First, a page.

'Total return is the amount of value an investor earns from a security over a specific period, typically one year, when all distributions are reinvested. Total return is expressed as a percentage of the amount invested. For example, a total return of 20% means the security increased by 20% of its original value due to a price increase, distribution of dividends (if a stock), coupons (if a bond) or capital gains (if a fund). Total return is a strong measure of an investment’s overall performance.'

Which means for our asset as example:- The total return, or performance over 5 years of Invesco BuyBack Achievers ETF is 82.8%, which is smaller, thus worse compared to the benchmark SPY (95.5%) in the same period.
- During the last 3 years, the total return, or performance is 17.9%, which is smaller, thus worse than the value of 25.3% from the benchmark.

'The compound annual growth rate isn't a true return rate, but rather a representational figure. It is essentially a number that describes the rate at which an investment would have grown if it had grown the same rate every year and the profits were reinvested at the end of each year. In reality, this sort of performance is unlikely. However, CAGR can be used to smooth returns so that they may be more easily understood when compared to alternative investments.'

Using this definition on our asset we see for example:- Compared with the benchmark SPY (14.4%) in the period of the last 5 years, the compounded annual growth rate (CAGR) of 12.8% of Invesco BuyBack Achievers ETF is smaller, thus worse.
- Looking at compounded annual growth rate (CAGR) in of 5.7% in the period of the last 3 years, we see it is relatively lower, thus worse in comparison to SPY (7.8%).

'In finance, volatility (symbol σ) is the degree of variation of a trading price series over time as measured by the standard deviation of logarithmic returns. Historic volatility measures a time series of past market prices. Implied volatility looks forward in time, being derived from the market price of a market-traded derivative (in particular, an option). Commonly, the higher the volatility, the riskier the security.'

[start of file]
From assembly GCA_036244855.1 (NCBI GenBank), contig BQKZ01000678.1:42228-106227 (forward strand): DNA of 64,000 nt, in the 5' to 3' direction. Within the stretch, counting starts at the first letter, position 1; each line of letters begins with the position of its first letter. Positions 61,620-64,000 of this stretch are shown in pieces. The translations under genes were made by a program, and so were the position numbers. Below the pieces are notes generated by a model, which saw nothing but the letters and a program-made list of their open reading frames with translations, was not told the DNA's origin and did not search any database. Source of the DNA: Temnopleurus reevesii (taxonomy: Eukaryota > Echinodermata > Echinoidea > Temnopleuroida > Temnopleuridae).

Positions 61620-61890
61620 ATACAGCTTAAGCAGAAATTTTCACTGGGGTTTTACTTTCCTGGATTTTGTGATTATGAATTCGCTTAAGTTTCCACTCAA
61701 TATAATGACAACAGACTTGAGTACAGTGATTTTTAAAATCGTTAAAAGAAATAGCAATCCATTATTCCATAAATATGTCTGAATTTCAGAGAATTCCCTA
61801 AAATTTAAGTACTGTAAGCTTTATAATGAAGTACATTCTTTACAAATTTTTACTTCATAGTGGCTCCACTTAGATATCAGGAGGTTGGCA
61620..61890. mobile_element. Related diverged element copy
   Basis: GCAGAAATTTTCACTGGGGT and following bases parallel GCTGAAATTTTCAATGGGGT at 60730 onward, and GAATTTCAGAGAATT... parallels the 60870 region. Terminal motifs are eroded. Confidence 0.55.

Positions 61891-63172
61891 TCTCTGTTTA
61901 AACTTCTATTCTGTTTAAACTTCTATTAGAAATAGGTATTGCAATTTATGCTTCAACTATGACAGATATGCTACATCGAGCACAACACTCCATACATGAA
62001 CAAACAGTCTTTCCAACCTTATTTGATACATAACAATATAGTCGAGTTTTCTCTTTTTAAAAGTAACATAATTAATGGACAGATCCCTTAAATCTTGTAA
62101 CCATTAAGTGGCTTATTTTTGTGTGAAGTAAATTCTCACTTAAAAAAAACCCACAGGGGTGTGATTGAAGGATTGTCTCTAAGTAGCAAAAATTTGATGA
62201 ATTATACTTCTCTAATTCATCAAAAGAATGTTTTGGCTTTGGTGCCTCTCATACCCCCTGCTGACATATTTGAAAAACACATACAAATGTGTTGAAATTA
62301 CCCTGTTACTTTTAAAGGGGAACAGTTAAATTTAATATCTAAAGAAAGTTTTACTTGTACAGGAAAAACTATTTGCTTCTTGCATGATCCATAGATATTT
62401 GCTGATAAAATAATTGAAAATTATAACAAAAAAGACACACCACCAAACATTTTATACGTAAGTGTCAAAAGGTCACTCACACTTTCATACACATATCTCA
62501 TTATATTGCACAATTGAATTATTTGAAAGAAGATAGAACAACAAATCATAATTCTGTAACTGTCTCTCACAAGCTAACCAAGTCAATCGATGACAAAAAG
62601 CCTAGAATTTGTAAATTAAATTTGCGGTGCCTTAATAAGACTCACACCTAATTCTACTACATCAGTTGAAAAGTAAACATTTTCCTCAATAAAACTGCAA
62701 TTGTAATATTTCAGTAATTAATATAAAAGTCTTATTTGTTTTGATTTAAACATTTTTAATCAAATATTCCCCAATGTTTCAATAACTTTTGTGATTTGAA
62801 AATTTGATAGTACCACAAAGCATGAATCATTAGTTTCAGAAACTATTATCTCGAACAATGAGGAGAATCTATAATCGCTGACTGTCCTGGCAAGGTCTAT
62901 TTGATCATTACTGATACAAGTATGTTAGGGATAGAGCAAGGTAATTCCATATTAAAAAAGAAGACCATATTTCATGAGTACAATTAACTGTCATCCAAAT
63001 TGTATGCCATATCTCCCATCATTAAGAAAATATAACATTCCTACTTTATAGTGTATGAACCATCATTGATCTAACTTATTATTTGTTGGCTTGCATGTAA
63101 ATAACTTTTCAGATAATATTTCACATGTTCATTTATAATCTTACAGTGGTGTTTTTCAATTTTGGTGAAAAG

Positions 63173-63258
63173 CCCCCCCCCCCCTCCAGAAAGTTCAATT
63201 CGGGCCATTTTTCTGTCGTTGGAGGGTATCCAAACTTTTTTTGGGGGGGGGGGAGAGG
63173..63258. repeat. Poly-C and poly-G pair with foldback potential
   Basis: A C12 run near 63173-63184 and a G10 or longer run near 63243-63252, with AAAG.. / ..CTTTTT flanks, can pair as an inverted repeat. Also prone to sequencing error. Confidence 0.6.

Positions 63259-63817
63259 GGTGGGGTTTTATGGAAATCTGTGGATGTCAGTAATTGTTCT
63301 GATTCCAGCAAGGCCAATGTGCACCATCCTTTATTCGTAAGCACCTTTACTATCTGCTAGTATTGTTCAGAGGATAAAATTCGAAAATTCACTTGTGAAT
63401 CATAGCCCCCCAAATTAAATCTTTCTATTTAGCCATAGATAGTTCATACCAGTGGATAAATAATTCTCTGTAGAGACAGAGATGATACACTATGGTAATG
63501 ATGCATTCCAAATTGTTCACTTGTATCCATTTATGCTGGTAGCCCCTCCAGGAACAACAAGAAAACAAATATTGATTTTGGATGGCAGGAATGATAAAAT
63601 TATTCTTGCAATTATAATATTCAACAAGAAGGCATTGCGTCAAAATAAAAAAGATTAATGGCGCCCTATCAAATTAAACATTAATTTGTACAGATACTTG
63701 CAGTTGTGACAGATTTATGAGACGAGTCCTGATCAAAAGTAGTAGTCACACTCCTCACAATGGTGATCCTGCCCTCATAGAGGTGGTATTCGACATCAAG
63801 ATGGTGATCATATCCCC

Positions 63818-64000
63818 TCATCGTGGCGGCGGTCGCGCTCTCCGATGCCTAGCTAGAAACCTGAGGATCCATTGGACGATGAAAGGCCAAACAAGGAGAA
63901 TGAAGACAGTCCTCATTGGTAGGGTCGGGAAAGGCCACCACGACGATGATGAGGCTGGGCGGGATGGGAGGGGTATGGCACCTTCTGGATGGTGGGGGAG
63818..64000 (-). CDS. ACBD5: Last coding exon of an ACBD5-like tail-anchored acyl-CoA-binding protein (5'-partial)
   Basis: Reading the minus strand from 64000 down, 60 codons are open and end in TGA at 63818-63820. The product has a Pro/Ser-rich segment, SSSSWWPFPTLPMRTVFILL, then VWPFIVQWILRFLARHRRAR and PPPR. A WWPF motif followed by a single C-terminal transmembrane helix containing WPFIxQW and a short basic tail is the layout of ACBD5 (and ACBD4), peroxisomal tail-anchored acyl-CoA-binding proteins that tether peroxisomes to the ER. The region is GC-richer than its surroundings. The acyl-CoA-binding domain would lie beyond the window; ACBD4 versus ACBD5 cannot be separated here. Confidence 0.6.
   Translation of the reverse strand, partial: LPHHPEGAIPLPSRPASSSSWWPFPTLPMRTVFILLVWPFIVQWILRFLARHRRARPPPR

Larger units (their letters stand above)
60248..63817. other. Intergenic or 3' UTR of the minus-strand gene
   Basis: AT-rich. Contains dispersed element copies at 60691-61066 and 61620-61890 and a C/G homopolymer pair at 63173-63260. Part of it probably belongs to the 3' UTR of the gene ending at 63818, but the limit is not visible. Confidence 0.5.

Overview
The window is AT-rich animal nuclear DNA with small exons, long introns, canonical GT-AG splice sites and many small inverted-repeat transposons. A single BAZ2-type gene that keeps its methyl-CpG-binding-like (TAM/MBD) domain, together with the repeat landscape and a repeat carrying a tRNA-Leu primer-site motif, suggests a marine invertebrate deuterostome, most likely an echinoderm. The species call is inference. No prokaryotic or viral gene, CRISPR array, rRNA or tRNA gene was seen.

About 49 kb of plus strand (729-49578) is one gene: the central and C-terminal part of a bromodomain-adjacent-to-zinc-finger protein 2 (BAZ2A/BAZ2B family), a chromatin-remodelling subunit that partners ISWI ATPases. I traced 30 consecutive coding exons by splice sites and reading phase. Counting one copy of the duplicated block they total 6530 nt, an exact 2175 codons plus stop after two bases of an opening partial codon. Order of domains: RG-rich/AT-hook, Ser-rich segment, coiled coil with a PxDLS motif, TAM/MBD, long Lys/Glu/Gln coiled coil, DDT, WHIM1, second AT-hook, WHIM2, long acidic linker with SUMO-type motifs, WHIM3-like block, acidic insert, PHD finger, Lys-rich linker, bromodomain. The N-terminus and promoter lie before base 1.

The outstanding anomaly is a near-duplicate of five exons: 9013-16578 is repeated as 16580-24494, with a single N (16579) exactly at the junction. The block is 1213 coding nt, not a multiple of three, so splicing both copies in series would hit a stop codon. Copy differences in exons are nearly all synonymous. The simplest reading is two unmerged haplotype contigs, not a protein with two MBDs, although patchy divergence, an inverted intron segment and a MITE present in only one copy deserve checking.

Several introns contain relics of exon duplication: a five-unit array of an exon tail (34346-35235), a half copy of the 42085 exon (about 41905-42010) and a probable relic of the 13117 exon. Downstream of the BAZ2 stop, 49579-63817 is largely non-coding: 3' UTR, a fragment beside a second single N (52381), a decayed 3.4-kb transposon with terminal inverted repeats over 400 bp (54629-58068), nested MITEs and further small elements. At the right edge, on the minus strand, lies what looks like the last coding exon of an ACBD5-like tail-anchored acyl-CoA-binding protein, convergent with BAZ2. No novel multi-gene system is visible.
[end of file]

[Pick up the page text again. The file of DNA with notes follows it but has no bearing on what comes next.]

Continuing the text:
Applying this definition to our asset in some examples:- Looking at the historical 30 days volatility of 23.7% in the last 5 years of Invesco BuyBack Achievers ETF, we see it is relatively higher, thus worse in comparison to the benchmark SPY (20.9%)
- Looking at 30 days standard deviation in of 17.9% in the period of the last 3 years, we see it is relatively greater, thus worse in comparison to SPY (17.5%).

'Downside risk is the financial risk associated with losses. That is, it is the risk of the actual return being below the expected return, or the uncertainty about the magnitude of that difference. Risk measures typically quantify the downside risk, whereas the standard deviation (an example of a deviation risk measure) measures both the upside and downside risk. Specifically, downside risk in our definition is the semi-deviation, that is the standard deviation of all negative returns.'

Applying this definition to our asset in some examples:- Looking at the downside deviation of 16.7% in the last 5 years of Invesco BuyBack Achievers ETF, we see it is relatively higher, thus worse in comparison to the benchmark SPY (15%)
- Compared with SPY (12.3%) in the period of the last 3 years, the downside risk of 12.6% is higher, thus worse.

'The Sharpe ratio was developed by Nobel laureate William F. Sharpe, and is used to help investors understand the return of an investment compared to its risk. The ratio is the average return earned in excess of the risk-free rate per unit of volatility or total risk. Subtracting the risk-free rate from the mean return allows an investor to better isolate the profits associated with risk-taking activities. One intuition of this calculation is that a portfolio engaging in 'zero risk' investments, such as the purchase of U.S. Treasury bills (for which the expected return is the risk-free rate), has a Sharpe ratio of exactly zero. Generally, the greater the value of the Sharpe ratio, the more attractive the risk-adjusted return.'

Applying this definition to our asset in some examples:- Looking at the risk / return profile (Sharpe) of 0.44 in the last 5 years of Invesco BuyBack Achievers ETF, we see it is relatively lower, thus worse in comparison to the benchmark SPY (0.57)
- During the last 3 years, the risk / return profile (Sharpe) is 0.18, which is lower, thus worse than the value of 0.3 from the benchmark.